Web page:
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You do the most thorough and fair reviews, Alex! I have a 2017 Fiat 500L Trekking and I love it! So many reviewers seem to love to hate Fiats. I had a 500 Abarth and it was a hoot and very dependable. Now I have this larger vehicle and I love its quirkiness and European charm. Honestly, I don't want to drive the same thing everyone else does. A Honda Fit? Nice car..boring looks. I have also owned 2 new Kia Souls and they were nice and dependable also, but just not anywhere near as much fun to drive. Not even close! This is peppy and handles very well. I have the European twin clutch tranny, and you are one of the few reviewers who actually understand that these transmissions are not the torque converter autos that Americans are used to. They behave very differently but if you know how to drive them, you are rewarded with better fuel economy and better performance. I have the large moon roof and Beats audio and they are awesome additions. Thanks to people who love to talk Fiats down, there are lots of 500Ls on dealer's lots and they are giving rebates and deals on them that are amazing. No way can you get something with as much room or fun to drive as a 500L for the money. Lots of fun and every person I take out in my 500L are totally blown away by how nice it rides and all the sweet amenities for the price. I partially blame Fiat, because they really do not advertise these much, so folks just do not know about them!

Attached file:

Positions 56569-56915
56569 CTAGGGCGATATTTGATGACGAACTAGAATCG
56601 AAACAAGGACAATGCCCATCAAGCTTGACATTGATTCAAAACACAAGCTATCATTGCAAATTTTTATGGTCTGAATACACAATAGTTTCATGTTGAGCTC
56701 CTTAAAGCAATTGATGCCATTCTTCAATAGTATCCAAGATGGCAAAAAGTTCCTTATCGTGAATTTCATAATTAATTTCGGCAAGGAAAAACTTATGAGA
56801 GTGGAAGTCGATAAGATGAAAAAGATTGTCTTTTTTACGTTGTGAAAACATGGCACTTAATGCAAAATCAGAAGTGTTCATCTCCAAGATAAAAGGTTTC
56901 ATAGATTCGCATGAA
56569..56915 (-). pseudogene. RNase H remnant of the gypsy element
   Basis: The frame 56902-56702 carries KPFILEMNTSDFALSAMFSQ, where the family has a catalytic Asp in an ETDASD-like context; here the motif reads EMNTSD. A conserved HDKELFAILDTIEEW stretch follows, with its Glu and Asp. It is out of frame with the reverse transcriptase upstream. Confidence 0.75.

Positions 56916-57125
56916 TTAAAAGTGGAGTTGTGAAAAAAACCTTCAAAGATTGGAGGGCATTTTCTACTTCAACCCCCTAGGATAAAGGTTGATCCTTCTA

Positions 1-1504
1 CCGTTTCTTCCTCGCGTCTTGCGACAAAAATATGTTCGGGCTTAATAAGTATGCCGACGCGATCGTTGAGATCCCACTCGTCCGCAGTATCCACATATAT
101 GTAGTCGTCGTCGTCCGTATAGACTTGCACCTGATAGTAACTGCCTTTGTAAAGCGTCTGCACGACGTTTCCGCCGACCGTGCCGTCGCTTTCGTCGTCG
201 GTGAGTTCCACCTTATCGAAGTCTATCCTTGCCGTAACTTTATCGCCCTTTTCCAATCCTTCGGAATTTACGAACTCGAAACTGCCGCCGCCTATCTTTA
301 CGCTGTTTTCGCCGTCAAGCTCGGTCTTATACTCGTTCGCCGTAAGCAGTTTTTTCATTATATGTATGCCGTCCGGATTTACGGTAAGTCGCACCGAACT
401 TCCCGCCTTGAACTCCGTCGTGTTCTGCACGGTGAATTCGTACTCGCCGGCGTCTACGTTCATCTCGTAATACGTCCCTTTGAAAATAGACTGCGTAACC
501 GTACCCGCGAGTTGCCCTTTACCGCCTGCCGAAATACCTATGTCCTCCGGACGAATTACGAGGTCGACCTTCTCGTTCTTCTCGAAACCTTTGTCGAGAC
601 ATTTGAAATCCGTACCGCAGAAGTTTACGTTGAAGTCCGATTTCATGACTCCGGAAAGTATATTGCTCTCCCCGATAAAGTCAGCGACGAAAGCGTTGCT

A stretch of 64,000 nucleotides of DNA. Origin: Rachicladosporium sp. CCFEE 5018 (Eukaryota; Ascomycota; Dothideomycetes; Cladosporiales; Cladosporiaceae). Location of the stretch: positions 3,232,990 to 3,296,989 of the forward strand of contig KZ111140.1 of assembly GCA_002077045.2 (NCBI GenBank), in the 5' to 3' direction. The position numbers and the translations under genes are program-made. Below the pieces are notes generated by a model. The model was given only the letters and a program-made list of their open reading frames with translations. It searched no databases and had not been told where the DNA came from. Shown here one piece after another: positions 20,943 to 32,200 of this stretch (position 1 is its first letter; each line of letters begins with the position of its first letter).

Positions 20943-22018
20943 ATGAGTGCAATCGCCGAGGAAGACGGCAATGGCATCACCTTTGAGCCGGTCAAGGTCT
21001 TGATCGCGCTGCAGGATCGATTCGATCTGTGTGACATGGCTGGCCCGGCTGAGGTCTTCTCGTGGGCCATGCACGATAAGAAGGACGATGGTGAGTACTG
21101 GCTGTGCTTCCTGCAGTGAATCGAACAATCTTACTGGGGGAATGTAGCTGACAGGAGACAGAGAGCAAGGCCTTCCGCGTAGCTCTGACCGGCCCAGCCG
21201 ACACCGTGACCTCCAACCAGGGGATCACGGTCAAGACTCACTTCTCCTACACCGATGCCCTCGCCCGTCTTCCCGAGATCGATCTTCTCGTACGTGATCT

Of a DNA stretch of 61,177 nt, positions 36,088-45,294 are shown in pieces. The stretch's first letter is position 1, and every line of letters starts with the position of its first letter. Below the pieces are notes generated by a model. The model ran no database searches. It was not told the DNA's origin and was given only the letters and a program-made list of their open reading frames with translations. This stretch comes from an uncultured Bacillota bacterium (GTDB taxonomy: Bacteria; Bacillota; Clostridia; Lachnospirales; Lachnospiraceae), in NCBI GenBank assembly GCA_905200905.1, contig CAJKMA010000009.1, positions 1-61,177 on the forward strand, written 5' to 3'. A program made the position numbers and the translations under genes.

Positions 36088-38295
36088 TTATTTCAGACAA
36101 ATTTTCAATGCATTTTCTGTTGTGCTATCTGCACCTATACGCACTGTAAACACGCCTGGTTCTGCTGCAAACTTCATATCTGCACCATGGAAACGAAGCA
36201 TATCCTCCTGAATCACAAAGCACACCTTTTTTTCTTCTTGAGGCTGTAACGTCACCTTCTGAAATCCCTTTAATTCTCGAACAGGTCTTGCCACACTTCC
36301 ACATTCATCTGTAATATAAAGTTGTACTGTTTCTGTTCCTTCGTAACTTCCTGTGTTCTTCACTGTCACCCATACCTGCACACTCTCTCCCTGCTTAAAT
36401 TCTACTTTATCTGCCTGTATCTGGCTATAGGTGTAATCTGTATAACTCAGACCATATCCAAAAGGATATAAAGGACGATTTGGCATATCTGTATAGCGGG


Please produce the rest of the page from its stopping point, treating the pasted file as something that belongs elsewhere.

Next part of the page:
I've tend to keep my cars for a while. I've had an Acura, a Volkswagen, a Honda, a Mercury (Mazda built in Mexico), a Chevrolet Malibu Maxx and a Chevrolet Cruze. My 2014 500L Trekking (DDCT) has been essentially trouble free in nearly 35,000 miles. It has become my daily driver after we got another Fiat, a 500X Trekking. The fuel economy is fantastic for a non-hybrid with so much interior space. Since it became my commuter car I've averaged (yes, averaged) nearly 35 mpg. On summer gas I can manage 42 mpg if there isn't too much stop and go traffic. Naturally I'm easy on the accelerator pedal to do that, but this car I feel gets a bad rap. Nearly 4 years into the ownership experience and I'm still smitten by it (I actually like it a little more than our 500X- I guess it's the great visibility, and I'd have to say that I prefer the 1.4 liter turbo to the 2.4 liter NA engine). The 2018 models I think will be that much nicer, what with Apple Car Play and Android Auto and the refreshed styling. It's just an excellent car that I think a lot more people would enjoy owning if they'd give it a chance.